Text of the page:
On the Use of Intelligent Systems for the Modelling of Financial Literacy Parameters

On the Use of Intelligent Systems for the Modelling of Financial Literacy Parameters

H. Tawfik (Liverpool Hope University, UK), R. Huang (Liverpool Hope University, UK), M. Samy (Liverpool Hope University, UK) and A.K. Nagar (Liverpool Hope University, UK)
Copyright: © 2009 |Pages: 19
DOI: 10.4018/jitr.2009062902

Abstract

Research has shown that more young people lack good financial literacy and make poor financial decisions. Financial literacy is not only important for individuals, but also for families, financial institutions, and the entire economy. In this paper, artificial neural networks (ANNs) and support vector machines (SVMs) are used as tools to model the financial literacy levels of young university students across Australia and three Western European countries. The goal was to ascertain the students’ level of financial knowledge in relation to the use of credit card and loan facilities based on a number of input parameters such as age, gender and educational level. Sensitivity analysis is applied to determine the relative contribution of each input parameter to the overall financial literacy model. The experiments show that ANNs and SVMs exhibit promising results and capabilities for effectively modeling financial literacy. Our findings indicate that the main determinants of young people’s level of financial literacy include educational level, length of employment, age, and credit card status – in terms of the use of credit card facilities, and gender, living status and credit card status – in terms of the use of loan facilities.
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1. Introduction

Literature has shown that financial literacy is an important issue in many countries including developed and Western societies. The substantial cost of low level of financial literacy for the society has been identified in (Joo & Garman, 1998; Cutler & Devlin, 2000) and has been clearly substantiated by the current global financial meltdown. Organizations including banks, government agencies, and interested groups are concerned about their customers not having the ability to make informed judgments and to take effective decisions regarding the use and management of money (Schagen & Lines, 1996). The lack of financial skill does not only affect an individual’s or a family’s day-to-day use of money, but also the ability to plan for long term goals such as buying a house or retirement. Poor financial literacy can, over a long period, lead to severe regional or even global financial crises.

Financial literacy is defined as the ‘ability of an individual to make informed judgments and to take effective decisions regarding the use and management of money’ (ASIC, 2003; Noctor et al., 1992). Anthes and Bruce (2000) states that it includes the ability to read, analyze, manage and communicate about the personal financial conditions that affect an individual’s well being. As a result, this study has considered a number of important issues, namely the individual, level of financial knowledge and informed judgments. In terms of the individual, one has to consider that everybody does not require the same level of financial knowledge. With respect to the level of knowledge and informed judgments, it is important to be aware that developed societies such as Australia, the UK and the USA tend to have complex financial services aimed at addressing diverse financial needs. However, some of these services, more often than not, appear too complex to be useful to the average user.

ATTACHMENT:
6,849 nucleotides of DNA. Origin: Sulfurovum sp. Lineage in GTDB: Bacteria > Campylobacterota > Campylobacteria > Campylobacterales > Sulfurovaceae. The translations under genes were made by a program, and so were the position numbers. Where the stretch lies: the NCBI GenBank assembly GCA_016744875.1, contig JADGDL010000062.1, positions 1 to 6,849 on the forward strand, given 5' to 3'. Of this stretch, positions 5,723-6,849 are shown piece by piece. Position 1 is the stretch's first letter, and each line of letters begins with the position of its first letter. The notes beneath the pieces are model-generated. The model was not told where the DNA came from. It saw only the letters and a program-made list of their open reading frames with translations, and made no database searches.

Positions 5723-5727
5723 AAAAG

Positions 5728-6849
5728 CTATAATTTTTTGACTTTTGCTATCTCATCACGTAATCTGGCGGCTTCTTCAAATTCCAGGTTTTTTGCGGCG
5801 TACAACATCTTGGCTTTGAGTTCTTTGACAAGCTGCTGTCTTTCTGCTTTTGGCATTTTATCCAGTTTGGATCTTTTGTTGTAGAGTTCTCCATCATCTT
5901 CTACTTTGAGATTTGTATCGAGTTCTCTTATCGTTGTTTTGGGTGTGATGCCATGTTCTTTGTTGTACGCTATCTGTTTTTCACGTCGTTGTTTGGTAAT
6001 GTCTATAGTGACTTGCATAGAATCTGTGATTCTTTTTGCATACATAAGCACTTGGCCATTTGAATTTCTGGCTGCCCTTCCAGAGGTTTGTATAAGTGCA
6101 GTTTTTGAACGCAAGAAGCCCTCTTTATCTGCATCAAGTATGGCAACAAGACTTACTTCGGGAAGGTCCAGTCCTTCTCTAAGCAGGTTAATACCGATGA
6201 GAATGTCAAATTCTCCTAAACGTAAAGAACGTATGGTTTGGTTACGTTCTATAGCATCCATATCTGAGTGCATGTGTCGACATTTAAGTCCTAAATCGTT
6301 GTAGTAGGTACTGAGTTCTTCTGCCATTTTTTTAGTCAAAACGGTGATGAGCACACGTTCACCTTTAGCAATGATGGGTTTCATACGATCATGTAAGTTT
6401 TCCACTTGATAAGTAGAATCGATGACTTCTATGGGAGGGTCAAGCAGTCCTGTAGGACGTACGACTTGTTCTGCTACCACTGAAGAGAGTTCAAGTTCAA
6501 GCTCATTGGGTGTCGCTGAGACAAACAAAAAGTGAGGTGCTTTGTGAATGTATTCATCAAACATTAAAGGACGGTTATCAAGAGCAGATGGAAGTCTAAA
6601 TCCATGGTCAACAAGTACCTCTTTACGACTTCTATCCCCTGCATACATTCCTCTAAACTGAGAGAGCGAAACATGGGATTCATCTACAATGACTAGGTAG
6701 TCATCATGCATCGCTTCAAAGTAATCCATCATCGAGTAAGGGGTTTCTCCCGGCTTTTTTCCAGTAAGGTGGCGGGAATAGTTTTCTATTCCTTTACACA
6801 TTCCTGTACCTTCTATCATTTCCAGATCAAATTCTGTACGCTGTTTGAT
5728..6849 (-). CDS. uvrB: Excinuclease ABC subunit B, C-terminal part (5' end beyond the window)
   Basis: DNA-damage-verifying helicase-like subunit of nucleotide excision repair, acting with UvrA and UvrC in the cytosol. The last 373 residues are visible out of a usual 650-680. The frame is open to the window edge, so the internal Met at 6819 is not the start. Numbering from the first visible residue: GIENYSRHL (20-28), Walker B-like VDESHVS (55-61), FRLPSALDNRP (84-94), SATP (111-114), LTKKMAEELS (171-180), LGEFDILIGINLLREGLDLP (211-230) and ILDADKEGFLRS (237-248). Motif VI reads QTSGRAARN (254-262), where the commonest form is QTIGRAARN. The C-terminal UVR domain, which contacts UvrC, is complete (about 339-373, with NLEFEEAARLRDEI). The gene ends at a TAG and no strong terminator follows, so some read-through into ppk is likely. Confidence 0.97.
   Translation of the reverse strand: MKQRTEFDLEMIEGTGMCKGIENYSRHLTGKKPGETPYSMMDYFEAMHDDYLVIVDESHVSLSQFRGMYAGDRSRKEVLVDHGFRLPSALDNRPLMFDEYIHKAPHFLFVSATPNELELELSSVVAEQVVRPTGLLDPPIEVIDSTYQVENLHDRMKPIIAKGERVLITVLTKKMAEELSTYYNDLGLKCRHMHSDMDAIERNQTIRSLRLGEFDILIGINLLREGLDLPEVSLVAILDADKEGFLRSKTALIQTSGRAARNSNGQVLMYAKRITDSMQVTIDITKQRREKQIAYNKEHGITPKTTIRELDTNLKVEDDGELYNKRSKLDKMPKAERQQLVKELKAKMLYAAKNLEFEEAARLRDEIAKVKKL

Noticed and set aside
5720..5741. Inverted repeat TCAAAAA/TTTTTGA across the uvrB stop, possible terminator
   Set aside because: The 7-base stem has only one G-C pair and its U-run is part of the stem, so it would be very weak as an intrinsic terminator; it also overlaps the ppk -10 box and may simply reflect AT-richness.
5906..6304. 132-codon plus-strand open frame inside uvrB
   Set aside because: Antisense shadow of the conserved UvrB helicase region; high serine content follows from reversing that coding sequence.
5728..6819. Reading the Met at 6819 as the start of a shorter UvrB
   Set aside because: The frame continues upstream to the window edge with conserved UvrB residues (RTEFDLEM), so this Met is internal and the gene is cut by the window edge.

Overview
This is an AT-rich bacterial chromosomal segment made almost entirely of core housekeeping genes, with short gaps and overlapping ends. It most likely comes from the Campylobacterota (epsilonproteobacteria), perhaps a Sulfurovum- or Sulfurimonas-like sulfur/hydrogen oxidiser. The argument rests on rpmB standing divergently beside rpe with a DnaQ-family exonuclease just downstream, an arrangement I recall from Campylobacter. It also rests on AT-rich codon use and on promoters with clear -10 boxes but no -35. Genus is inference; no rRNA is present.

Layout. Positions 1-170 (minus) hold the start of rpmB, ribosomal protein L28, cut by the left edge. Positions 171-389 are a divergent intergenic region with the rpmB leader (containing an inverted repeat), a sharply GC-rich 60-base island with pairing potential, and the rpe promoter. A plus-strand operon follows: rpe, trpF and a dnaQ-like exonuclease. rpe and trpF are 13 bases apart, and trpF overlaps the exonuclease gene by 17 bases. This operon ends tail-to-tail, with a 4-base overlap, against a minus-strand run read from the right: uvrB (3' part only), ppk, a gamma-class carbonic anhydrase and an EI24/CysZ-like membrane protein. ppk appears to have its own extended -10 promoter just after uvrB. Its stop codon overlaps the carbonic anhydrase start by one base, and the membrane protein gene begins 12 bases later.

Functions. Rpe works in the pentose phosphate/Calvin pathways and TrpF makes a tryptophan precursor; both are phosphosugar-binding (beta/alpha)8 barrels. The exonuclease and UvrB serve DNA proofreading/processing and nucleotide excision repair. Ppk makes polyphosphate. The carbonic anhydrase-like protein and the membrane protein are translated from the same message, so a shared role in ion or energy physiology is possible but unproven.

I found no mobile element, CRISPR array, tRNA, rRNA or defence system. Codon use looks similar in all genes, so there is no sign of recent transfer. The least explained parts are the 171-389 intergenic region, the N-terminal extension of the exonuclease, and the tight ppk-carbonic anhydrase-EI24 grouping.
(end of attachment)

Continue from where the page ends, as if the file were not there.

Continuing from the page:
The issues surrounding the financial literacy measurement are of a complex nature due to factors such as demographics, language, income levels, culture, age, and sex. Extensive research in the US (Chen & Volpe, 1998), the UK (Schagen & Lines, 1996), and Australia (Roy Morgan Research, 2003) has revealed a number of social factors that affect the level of financial literacy of single parents, students and low level of income earners.

This paper presents a model of the financial literacy levels of young university students with the aim of highlighting the growing importance of financial literacy as indicated in a number of related studies. The project extends researches initially carried out in Australia with a focus on the Australian society’s knowledge of financial issues by extending the sample study to include three Western European countries namely UK, Spain, and Portugal. The perimeters of financial literacy in this study focus on understanding the literacy of youths in different societies with respect to prudent use of credit card and loan facilities.

Our approach is to use two intelligent systems techniques – ANNs, and SVMs as tools to model the financial literacy levels of young university students from four different countries in order to better understand the relationship between financial literacy determinants and overall financial literacy output in relation to knowledge about credit card and loan facilities. Sensitivity analysis is applied to determine the relative contribution of each determinant to the overall financial literacy output.

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